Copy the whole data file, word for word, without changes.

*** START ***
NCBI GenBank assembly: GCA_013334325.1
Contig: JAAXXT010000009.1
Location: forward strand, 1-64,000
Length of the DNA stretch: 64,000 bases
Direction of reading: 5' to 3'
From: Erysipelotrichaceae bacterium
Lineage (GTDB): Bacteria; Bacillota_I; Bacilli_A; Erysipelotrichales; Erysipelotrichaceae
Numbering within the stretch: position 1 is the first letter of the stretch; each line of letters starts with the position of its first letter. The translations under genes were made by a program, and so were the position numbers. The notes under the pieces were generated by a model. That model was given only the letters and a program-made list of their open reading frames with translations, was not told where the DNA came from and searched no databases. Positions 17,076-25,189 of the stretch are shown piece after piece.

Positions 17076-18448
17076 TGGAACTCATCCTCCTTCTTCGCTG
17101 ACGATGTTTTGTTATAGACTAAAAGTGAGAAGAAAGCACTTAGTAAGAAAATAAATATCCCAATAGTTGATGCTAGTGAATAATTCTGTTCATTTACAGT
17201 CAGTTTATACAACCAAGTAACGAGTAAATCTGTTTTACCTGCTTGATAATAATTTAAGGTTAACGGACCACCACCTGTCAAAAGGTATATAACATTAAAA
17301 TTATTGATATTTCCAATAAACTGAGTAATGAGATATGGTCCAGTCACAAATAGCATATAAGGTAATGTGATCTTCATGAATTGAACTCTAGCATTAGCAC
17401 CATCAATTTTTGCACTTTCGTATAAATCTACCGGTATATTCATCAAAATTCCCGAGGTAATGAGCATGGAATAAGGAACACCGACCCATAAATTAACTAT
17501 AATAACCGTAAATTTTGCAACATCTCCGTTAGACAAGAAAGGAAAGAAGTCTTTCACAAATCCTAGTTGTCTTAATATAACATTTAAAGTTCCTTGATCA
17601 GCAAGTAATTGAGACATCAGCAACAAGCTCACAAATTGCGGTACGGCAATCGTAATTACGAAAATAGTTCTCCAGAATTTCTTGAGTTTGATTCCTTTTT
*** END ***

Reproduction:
NCBI GenBank assembly: GCA_013334325.1
Contig: JAAXXT010000009.1
Location: forward strand, 1-64,000
Length of the DNA stretch: 64,000 bases
Direction of reading: 5' to 3'
From: Erysipelotrichaceae bacterium
Lineage (GTDB): Bacteria; Bacillota_I; Bacilli_A; Erysipelotrichales; Erysipelotrichaceae
Numbering within the stretch: position 1 is the first letter of the stretch; each line of letters starts with the position of its first letter. The translations under genes were made by a program, and so were the position numbers. The notes under the pieces were generated by a model. That model was given only the letters and a program-made list of their open reading frames with translations, was not told where the DNA came from and searched no databases. Positions 17,076-25,189 of the stretch are shown piece after piece.

Positions 17076-18448
17076 TGGAACTCATCCTCCTTCTTCGCTG
17101 ACGATGTTTTGTTATAGACTAAAAGTGAGAAGAAAGCACTTAGTAAGAAAATAAATATCCCAATAGTTGATGCTAGTGAATAATTCTGTTCATTTACAGT
17201 CAGTTTATACAACCAAGTAACGAGTAAATCTGTTTTACCTGCTTGATAATAATTTAAGGTTAACGGACCACCACCTGTCAAAAGGTATATAACATTAAAA
17301 TTATTGATATTTCCAATAAACTGAGTAATGAGATATGGTCCAGTCACAAATAGCATATAAGGTAATGTGATCTTCATGAATTGAACTCTAGCATTAGCAC
17401 CATCAATTTTTGCACTTTCGTATAAATCTACCGGTATATTCATCAAAATTCCCGAGGTAATGAGCATGGAATAAGGAACACCGACCCATAAATTAACTAT
17501 AATAACCGTAAATTTTGCAACATCTCCGTTAGACAAGAAAGGAAAGAAGTCTTTCACAAATCCTAGTTGTCTTAATATAACATTTAAAGTTCCTTGATCA
17601 GCAAGTAATTGAGACATCAGCAACAAGCTCACAAATTGCGGTACGGCAATCGTAATTACGAAAATAGTTCTCCAGAATTTCTTGAGTTTGATTCCTTTTT